Why the heck did Josh Perkins play more than Dallas Goedert?

Why the heck did Josh Perkins play more than Dallas Goedert?

TAMPA — The Eagles used their first pick in the 2018 draft to select a young, talented tight end named Dallas Goedert, who has shown flashes of the type of play-making ability their offense has desperately needed in the first two weeks of the season. 

And then they played Josh Perkins. 

Perkins, the 25-year-old tight end, who was once a longshot to make the Eagles’ 53-man roster, played 26 snaps in the 27-21 loss to the Bucs on Sunday. Goedert played just 17. 

If you think that doesn’t make sense, you’re not alone. 

So after the game, I tried to ask Doug Pederson why that was. Here was his long and convoluted answer: 

“Well, a lot of times with the tight end situation, some of it is by game plan. And then we lose some receivers, we start having to use the second or third tight end. Plus, listen, it’s a complex thing because it starts moving bodies around, and without getting real specific with the game plan, because obviously, you don’t know the game plan, one part that goes down, then you have to adjust everybody else. A lot of times it’s easier with Perk in the game. Dallas played, but at the same time, it didn’t change our receivers on the outside; it kept those guys sort of in their same spots. Again, you don’t know, and this isn’t against you, but without knowing the offense and the formations and the personnel that we have, it can be a chess match moving multiple parts on offense. Does that make sense?” 

Not really.

“I know,” Pederson accepted. “It’s complicated because you don’t know the plan, and that’s nothing against you, I’m just saying when you don’t know the plan, the formations, where we move guys and have guys specific in the game plan, if one guy goes down, now it shuffles the whole thing. We can keep it real consistent by just moving one part and not many parts. I know, I just confused you more. Sorry.”

Based on thinking about this and chatting with a few other folks, here’s what I came up with: Perkins is a converted wide receiver, so when Mike Wallace went down with injury, the Eagles basically wanted to play him at wideout instead of using Goedert as a tight end, which would have affected more than one position. 

The problem with that is simple, though. You gotta get your most talented players on the field. On Sunday, that should have been Goedert. So if Pederson needed to change the game plan or deviate from it at least a little bit, he should have. Nothing against Perkins, who actually made a few plays, finishing with four catches for 57 yards, but he isn’t as talented as Goedert. He doesn’t have the big-play ability and his ceiling isn’t nearly as high. 

Even Perkins was a little surprised. 

“I didn’t think I was going to play this much,” Perkins said. “But they had the confidence in me to throw me in there.”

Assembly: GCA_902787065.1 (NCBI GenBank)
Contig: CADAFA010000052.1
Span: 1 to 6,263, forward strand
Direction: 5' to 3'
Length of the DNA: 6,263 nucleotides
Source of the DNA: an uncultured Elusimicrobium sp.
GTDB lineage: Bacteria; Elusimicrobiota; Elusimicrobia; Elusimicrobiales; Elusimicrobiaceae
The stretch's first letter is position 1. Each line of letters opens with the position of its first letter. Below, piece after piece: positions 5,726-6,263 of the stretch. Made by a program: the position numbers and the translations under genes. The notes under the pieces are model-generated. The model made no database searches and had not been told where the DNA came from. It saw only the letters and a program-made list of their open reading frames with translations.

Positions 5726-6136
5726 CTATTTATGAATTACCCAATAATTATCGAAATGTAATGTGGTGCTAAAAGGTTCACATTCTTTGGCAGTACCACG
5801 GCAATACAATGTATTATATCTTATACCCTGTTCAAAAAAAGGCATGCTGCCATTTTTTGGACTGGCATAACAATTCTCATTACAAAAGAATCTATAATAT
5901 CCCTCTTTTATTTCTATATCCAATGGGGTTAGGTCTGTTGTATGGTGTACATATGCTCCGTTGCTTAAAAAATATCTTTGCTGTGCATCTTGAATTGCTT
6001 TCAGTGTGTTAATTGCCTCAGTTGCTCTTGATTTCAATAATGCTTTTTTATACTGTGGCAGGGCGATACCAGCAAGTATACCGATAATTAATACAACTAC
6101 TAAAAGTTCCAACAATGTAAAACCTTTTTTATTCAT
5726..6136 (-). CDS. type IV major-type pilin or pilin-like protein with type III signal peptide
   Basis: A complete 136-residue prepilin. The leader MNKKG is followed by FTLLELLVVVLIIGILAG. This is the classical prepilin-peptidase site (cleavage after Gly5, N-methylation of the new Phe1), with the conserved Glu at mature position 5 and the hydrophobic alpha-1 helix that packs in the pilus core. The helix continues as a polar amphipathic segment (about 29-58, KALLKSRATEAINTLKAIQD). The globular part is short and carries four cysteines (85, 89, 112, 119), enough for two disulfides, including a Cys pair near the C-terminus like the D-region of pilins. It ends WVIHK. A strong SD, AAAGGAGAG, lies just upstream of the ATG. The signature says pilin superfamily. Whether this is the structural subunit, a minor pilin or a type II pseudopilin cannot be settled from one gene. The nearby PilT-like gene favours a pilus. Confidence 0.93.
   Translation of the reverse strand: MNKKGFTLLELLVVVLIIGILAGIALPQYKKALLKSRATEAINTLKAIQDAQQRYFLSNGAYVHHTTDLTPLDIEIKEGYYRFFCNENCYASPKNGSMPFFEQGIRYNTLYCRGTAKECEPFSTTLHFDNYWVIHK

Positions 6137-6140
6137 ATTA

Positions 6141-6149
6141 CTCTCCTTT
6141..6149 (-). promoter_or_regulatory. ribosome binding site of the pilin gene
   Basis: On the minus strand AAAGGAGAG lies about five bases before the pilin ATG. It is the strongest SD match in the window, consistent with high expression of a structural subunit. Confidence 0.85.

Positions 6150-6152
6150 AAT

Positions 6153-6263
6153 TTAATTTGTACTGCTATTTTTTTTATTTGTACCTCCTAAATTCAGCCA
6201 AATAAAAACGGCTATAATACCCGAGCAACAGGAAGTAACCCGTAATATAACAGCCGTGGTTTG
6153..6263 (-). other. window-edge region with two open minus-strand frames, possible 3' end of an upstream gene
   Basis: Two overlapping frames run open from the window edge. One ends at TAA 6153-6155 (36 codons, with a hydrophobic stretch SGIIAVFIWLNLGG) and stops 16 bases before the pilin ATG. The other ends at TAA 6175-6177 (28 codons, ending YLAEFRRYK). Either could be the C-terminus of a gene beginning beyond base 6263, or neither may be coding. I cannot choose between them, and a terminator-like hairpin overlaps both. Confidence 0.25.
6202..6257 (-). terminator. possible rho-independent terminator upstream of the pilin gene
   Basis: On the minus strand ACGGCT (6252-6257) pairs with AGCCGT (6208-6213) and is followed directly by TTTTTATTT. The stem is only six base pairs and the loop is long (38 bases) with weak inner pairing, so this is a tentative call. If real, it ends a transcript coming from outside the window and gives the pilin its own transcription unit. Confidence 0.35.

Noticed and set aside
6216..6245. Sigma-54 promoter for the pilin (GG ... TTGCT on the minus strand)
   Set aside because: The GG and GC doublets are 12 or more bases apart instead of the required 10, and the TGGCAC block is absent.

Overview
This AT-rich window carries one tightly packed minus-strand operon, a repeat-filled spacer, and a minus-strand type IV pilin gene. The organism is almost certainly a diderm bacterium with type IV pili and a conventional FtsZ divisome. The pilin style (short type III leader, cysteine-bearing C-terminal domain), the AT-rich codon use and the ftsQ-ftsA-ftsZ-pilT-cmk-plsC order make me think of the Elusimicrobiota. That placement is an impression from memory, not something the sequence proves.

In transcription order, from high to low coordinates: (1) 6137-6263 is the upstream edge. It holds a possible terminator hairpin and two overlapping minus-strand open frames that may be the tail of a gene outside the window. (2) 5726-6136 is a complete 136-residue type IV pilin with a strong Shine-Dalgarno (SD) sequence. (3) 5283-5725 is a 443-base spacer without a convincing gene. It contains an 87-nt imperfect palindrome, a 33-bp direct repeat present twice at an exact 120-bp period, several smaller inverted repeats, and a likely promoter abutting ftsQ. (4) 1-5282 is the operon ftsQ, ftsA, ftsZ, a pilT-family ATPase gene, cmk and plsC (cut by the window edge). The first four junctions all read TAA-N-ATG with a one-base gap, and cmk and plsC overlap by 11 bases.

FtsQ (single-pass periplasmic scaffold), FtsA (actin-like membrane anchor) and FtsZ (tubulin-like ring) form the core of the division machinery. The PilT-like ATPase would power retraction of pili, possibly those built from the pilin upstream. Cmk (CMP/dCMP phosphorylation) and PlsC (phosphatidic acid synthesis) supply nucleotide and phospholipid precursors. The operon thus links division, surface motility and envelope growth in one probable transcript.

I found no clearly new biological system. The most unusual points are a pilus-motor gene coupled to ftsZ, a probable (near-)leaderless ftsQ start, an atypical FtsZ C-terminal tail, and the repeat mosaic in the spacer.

Through two games now, Goedert has played 34 snaps (17 in each game) and has one catch for four yards. He wasn’t even targeted against the Bucs. Despite nearly pulling in a touchdown catch in the season opener, the talented rookie tight end has been a complete non-factor in his first two NFL games. 

That’s not gonna cut it. 

The Eagles need to find a way to get Goedert more involved in the offense, especially while other key members of the team are out. I don’t need to know the game plan to know that. 

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Super Bowl LIV: 10 things you never knew about Andy Reid

Super Bowl LIV: 10 things you never knew about Andy Reid

Everybody knows Andy Reid was in the Punt, Pass and Kick competition on Monday Night Football as a kid.

Everybody knows Big Red is the seventh coach to lead two different teams to the Super Bowl.

Everybody knows Reid has coached the most games in NFL history without a championship.

But there’s a lot about Big Red you probably never knew.

Such as … 

Going door to door: In 1986, Andy Reid, Brad Childress and Tom Melvin were all assistant coaches under Larry Kentera at Northern Arizona University in Flagstaff, Arizona. NAU wasn’t a high-powered football program back then, and one of the responsibilities of the assistant coaches was to go door-to-door in the community trying to raise money. The coaches went out in pairs, and one year, Reid and Childress were assigned some of the tiny Native American villages located north of Flagstaff and just south of the Grand Canyon. Reid and Childress found themselves knocking on the doors of tiny Indian Pueblos asking for donations from people who had no idea what football was. Thirteen years later, Reid, Childress and Melvin were all coaching with the Eagles.  

95 percent chance: After he was fired by the Eagles following the 2012 season, Reid was quickly linked with the Arizona Cardinals' head coaching job. The Cards had just fired Romeo Crennel after one year, and Reid was such a strong candidate for the Cards job that Adam Schefter, who is NEVER wrong, tweeted that a source told him there was a 95 percent chance Reid would wind up coaching the Cards. Reid had interviews scheduled with the Chiefs and Cards, but he never made it to Phoenix. The Chiefs interviewed him at Philadelphia Airport and hired him on the spot, before he could catch his flight to Arizona. 

“Get your peanuts here:” As a kid growing up in Los Angeles, Reid worked as a peanut vendor at Dodger Stadium.

Secret visits: During the summer of 2009, when beloved defensive coordinator Jim Johnson was battling cancer, Reid quietly and with nobody knowing left training camp nearly every night after practice, film study and meetings and drove from Lehigh to Philadelphia to visit Jim in the hospital.  

Serving at love: Reid met his wife of 38 years, Tammy, in a Fundamentals of Tennis class when they were students at Brigham Young in 1980.

A chance meeting: Reid coached at San Francisco State from 1983 through 1985, and at the same time world-renowned activist Angela Davis taught ethnic studies at the same university. As it turned out, Reid’s office and Davis’s office were not only in the same building but along the same hallway, and the two often had long conversations at the water fountain. About what? We can only imagine.